Half a Century of Interdisciplinarity
Edited By Antoinette Fauve-Chamoux, Ioan Bolovan and Sølvi Sogner
At the XXIst World Congress of the International Committee of Historical Sciences (ICHS/CISH) in 2010 in Amsterdam, the International Commission for Historical Demography (ICHD) decided to write an overview of its own history. Fifty years had gone by since the CISH XIst World Congress in Stockholm 1960, when historians took the first tentative initiatives to create a wholly new interdisciplinary commission for historical demography, a meeting place for a budding discipline where researchers in letters and science could meet, exchange ideas, cultivate and develop a new field. This book is the outcome of that decision.
Demography, past, present and future is a common concern for all inhabitants of this planet. The variation is great, however, with regard to sources, social and political conditions, state of the art, technological development, national and local initiatives. In the course of half a century many changes take place. Keeping abreast of the gigantic streams of information and innovation in the field is demanding, even more so for a discipline with global dimensions and ambitions. The book makes fascinating reading, and preparing it has been a rewarding and thought provoking experience. The thirty-seven articles in the book represent as many different stories.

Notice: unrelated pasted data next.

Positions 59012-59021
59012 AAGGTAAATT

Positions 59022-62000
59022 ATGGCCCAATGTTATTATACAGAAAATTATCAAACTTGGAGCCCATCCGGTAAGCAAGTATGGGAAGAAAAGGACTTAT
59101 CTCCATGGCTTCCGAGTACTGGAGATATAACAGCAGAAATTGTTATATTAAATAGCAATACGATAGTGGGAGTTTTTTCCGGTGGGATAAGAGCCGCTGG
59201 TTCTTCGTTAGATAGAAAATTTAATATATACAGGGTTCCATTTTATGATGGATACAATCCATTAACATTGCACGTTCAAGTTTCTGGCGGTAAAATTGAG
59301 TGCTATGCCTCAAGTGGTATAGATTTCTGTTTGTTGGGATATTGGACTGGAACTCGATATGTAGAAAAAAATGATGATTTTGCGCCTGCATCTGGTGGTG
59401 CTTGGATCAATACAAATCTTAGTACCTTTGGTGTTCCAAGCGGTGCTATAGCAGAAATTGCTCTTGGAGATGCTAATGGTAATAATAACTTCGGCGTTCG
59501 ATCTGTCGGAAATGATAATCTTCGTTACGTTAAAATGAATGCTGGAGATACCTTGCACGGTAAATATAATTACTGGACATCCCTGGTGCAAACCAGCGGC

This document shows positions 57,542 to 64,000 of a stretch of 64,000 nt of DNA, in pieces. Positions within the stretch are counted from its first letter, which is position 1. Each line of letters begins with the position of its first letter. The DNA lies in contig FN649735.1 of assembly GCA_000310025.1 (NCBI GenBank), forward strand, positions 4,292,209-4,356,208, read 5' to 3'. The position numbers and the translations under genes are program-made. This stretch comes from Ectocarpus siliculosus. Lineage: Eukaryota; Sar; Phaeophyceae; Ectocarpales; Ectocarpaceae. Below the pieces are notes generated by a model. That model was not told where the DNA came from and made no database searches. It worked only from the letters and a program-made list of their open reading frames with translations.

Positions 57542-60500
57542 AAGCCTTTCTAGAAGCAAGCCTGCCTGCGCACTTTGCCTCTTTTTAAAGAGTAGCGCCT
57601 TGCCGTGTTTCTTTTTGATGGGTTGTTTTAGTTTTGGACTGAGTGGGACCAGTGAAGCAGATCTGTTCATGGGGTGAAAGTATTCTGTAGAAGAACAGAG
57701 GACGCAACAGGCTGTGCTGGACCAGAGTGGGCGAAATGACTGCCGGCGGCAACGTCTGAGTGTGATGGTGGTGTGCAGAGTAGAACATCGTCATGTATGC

9. The Development of Chinese Historical Demography since 1950
The Development of Chinese Historical Demography Since 1950
China is, and always has been, a major element in the world demography. The Chinese population was already close to 60 million in the year 2 AD according to available records. While there were marked fluctuations in estimated population size for China and the world throughout the first millennium, many scholars believe that the Chinese population probably comprised a quarter or more of the world population for most of the time (McEvedy and Jones 1978; Grigg 1980; Maddison 2003). China's population reached 100 million by the eleventh century (Zhao and Xie 1988). Since then, it continued to grow despite notable oscillations. According to Ho (1959), the Chinese population reached 150 million by the late sixteenth or the early seventeenth century. While not all scholars share this view, most of them have accepted that the Chinese population reached about 300 million by the year 1800 and 430 million by 1850. During the next 100 years, the growth of Chinese population became relatively slow. It was around 550 million in the mid-twentieth century according to the 1953 census (Zhao and Xie 1988; Yao and Yin 1994). Since then, China’s population entered a period of rapid growth. It has more than doubled in the past six decades and climbed to 1.3 billion by 2010. In the second millennium, China continued to be the home of around a quarter of the world’s population.
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